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Michael L
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Post by Michael L »

After further scouring t'internet I don't know whether to get a digital scope with 3 years warranty or a used analogue scope that may keel over
and need parts that are no longer available.
Digital scopes are apparently less tolerant of over voltage slip ups though
so it would be relatively easy to kill the scope when working on valve circuits if the probe was set incorrectly.

Can anyone advise?
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Post by jack »

I use both - An analogue Tek 2465B and a Tek digital jobbie.

By preference, I always use the analogue scope - it misses absolutely nothing and has such a HUGE genuine bandwidth (400MHz) that no artifact, however small, will get missed.

Only certain Tek 2465s had problems, and spares are readily available. Touch wood, I've been using mine for 15 years and barring replacing one input attenuator (I blew it up) which cost me about 50 quid and about 2 hours to re-do the calibration, its not missed a beat.

The digital scope is great for certain things - it has inbuilt FFT and you can print from it, i.e. its really useful for documenting stuff. Functionally, its not a lot different from the analogue scope, i.e. cursors, measurements etc. but I also don't like the granular nature of the 8-bit displays that almost all of them have, and that they can miss spikes and use over-sampling to get stated bandwidths - If you are looking for subtle artefacts in an analogue waveform, e.g. at crossover on a sine wave, a digital scope can be a bit of a pain due to its display's quantisation distortion.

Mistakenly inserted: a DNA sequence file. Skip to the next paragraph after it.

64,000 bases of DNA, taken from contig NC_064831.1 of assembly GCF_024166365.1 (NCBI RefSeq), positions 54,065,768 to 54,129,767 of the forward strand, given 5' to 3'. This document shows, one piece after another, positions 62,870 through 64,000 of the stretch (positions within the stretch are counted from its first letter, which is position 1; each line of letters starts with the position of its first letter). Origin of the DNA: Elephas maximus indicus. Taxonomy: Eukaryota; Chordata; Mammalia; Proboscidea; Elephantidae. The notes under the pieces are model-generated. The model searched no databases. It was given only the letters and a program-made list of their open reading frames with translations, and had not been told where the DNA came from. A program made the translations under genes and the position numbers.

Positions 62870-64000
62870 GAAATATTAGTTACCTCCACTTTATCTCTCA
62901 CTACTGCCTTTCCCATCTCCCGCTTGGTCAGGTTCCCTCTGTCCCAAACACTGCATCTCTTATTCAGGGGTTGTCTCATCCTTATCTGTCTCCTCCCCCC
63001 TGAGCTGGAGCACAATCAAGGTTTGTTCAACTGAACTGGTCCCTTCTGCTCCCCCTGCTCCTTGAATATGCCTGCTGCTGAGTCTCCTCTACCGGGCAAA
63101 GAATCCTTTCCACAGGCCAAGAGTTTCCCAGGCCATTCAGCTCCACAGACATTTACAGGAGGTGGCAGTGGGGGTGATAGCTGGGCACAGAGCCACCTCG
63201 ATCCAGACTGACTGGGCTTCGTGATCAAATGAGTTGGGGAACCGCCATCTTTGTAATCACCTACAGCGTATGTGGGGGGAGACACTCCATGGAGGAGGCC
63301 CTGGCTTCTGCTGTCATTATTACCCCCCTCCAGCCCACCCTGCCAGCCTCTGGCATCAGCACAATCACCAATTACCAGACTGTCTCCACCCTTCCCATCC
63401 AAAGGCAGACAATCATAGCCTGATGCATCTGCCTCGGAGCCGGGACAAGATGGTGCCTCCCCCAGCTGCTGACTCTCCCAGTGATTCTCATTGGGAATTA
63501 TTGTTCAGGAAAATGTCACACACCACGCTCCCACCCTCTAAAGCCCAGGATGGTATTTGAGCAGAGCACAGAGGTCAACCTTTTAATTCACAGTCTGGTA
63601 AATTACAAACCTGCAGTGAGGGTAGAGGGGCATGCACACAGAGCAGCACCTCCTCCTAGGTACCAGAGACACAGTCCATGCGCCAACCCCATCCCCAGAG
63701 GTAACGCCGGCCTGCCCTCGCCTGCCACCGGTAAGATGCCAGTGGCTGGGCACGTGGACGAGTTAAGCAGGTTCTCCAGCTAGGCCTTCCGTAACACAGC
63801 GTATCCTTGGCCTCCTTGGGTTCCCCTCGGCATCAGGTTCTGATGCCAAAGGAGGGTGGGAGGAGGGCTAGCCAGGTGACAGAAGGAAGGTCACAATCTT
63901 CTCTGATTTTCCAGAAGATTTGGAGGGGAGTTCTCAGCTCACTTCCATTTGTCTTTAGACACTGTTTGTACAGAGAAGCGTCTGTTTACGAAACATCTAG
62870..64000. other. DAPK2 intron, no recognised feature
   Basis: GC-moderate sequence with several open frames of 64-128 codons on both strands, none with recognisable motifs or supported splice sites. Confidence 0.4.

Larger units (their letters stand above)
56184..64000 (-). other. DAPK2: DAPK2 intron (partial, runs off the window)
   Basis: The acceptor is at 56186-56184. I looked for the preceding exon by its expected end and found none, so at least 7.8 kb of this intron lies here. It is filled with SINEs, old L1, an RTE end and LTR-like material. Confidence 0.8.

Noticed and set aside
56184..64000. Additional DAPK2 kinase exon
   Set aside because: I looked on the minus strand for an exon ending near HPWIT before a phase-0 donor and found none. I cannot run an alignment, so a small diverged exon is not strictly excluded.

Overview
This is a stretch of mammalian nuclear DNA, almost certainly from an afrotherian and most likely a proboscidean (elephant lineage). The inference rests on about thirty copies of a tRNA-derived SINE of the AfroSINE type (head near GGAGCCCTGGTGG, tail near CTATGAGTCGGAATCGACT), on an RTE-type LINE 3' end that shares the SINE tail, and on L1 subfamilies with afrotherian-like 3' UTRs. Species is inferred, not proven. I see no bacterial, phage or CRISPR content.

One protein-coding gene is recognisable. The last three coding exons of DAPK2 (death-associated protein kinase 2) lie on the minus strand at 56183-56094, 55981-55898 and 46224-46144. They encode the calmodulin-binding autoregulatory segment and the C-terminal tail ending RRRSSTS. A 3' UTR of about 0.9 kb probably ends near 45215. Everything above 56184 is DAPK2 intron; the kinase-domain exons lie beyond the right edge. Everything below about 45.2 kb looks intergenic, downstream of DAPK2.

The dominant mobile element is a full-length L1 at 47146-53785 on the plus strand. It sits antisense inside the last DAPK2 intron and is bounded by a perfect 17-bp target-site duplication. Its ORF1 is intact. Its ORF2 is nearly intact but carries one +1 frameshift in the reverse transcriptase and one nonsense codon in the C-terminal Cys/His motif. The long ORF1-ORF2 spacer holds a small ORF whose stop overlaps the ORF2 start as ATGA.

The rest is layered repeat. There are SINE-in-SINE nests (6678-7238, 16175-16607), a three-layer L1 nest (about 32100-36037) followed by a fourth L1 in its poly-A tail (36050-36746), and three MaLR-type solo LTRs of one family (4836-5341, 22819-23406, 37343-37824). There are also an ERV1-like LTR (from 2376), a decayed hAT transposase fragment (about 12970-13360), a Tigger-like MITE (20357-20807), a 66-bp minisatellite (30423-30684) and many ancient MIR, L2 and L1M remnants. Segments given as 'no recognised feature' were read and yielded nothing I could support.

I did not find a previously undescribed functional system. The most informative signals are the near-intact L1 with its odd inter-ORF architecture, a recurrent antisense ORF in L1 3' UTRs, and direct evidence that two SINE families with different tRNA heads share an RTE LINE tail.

In summary, each has its strengths, but for analogue work, I definitely prefer an analogue scope...

...but I'm glad that I have the digital one too for other stuff :)

Actually, I'm looking very hard at some of the desperately cool digital and mixed-mode USB scopes that are around, including places like KickStarter, e.g. https://www.kickstarter.com/projects/75 ... cilloscope & https://www.lab-nation.com/ - These USB jobbies often are mixed mode, i.e. can be used as logic analysers with protocol decoders etc., and often contain things like AWGs - kinda cool...
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